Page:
- Welcome the audience + housekeeping announcements
- Introduce yourself and the speakers
- Hand it over to the speakers to share their presentation OR use the different talking points specified in your storyboard to move the discussion forward
- Q/A time with the attendees
- End the webinar and collect feedback
What to check:
- Timing: Ask the additional member of your team to time the session. If it’s severely under or over the allotted time, you’ll have to make adjustments.
- Branding: Sometimes the backgrounds or overlays you prepped ahead of time just don’t work when you see them live. Check if any need to be replaced.
- Flow of content
Visuals: Does the information on the slides sync with what the speaker is talking about? Do your visuals support what is being said? Is there too much text on screen?
Content: Are there any points during the presentation/discussion that are unclear? Your team member should flag areas that may need additional clarification or identify slides/visual content that needs more polish.
- Audio/video quality: Are there any glitches in the video? Any lags? Issues with audio like an echo?
- Polls and engagement: Driving interactivity during your webinar is critical, and polls are a great tool for this. So during the dry run, identify which points during the session, would a poll be most useful for the audience? (Note: Don’t be afraid to begin launching polls right from the start of the webinar) What poll questions can help drive the discussion forward, or interject some energy? Who will launch them?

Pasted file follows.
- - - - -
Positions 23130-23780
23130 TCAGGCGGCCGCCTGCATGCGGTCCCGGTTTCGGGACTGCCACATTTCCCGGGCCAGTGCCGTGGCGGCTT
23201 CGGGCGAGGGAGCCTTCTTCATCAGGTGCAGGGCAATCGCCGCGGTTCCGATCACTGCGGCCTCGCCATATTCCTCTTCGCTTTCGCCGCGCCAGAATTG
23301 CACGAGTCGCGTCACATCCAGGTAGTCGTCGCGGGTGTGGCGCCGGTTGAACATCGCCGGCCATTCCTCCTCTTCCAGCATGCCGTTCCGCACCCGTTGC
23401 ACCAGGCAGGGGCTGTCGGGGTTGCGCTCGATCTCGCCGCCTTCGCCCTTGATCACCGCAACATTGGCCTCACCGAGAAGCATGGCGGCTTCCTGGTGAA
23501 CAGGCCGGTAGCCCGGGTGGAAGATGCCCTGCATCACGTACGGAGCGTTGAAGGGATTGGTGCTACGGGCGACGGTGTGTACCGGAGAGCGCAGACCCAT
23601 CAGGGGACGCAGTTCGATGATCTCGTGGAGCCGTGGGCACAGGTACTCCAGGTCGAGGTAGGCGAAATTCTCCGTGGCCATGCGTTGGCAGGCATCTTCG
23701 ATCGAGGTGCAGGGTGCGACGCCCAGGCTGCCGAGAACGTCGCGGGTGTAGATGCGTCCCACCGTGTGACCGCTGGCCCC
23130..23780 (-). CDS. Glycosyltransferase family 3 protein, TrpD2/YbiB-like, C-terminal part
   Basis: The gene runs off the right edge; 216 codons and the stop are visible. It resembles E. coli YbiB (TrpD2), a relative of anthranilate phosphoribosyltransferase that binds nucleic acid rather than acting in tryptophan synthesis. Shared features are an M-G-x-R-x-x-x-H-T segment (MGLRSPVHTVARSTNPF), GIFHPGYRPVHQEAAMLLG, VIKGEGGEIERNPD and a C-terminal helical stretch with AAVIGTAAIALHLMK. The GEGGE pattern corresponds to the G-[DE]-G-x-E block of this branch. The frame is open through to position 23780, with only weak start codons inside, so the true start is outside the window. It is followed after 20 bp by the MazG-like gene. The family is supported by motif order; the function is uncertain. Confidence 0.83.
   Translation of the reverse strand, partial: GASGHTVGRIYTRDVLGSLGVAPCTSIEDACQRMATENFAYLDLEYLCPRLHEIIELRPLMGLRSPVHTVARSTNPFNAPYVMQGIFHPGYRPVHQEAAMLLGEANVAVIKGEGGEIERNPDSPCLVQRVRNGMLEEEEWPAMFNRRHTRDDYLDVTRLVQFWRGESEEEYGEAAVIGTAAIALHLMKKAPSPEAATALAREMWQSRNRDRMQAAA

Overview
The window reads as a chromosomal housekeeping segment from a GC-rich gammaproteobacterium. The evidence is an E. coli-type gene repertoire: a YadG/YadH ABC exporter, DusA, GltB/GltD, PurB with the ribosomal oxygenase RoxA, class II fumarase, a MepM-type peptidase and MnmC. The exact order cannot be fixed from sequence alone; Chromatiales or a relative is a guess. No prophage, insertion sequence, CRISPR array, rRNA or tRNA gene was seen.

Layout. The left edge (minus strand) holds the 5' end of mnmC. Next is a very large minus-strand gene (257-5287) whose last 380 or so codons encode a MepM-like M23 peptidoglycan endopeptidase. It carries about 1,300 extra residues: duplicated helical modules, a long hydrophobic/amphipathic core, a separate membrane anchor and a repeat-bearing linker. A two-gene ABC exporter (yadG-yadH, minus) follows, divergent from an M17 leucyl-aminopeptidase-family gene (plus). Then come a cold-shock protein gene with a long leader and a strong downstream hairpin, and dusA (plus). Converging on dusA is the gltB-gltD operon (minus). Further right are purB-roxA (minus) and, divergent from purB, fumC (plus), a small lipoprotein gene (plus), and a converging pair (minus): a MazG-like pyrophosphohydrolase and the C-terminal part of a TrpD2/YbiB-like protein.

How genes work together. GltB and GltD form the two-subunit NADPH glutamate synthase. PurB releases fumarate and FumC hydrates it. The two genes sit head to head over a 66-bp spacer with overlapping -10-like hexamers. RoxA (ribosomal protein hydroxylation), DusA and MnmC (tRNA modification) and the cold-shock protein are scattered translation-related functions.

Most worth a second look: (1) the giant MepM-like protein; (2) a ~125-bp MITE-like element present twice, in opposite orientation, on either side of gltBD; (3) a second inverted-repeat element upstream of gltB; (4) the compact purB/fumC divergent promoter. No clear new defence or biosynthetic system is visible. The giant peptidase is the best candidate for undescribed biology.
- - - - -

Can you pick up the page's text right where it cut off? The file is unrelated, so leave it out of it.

- Links/resources: Are you planning on sharing any supporting material during the webinar? If so, who will be sharing it? Will it be shared in the Chat?
4. Don’t skip the Q/A portion
Run-through a couple of seed questions to help your speakers understand what that portion of the webinar is like. If during the live webinar your attendees are hesitant to ask questions of their own, ask your additional team member to ask the seed questions to get the ball rolling and encourage others to speak up.
What to check:
- Are there any questions that the speaker wants to discuss? If so, include them in the seed questions.
- Are there any questions or topics to avoid? Discuss what to do if these come up during the live webinar. For instance, if your webinar tool allows moderation of Q/A questions submitted by the audience, ask your team member to block these unwanted questions.
5. Post-mortem of the dry run + share the recording
After the dry run, talk through the issues that were flagged with the team so that everyone is on the same page about what needs to be done.
- Share the video recording of the dry run with the speaker, so that they can review it later.
- Talk through contingency plans in case of audio/video malfunction, loss of connection to the internet, what to do with hecklers, or any other scenarios that may arise while presenting.
- Arrange for another dry run if the team and the speaker feels that it is necessary.
And that’s it! Keep in mind these steps when conducting your dry run to fine-tune it.
Don’t leave anything to chance
By allocating time for a thorough dry run, you can iron out technical issues, fine-tune your content and flow, and deliver an exciting and interesting experience for your target audience.
But keep in mind that no matter how carefully a webinar is planned and rehearsed, something may still go wrong with it. We’re all human. So if you do make a mistake or a little mishap occurs, acknowledge it and keep going. Your audience is just as human as you are. And if the webinar turns out to be a complete disaster, reassure your audience that you will email them an improved recording as a follow-up.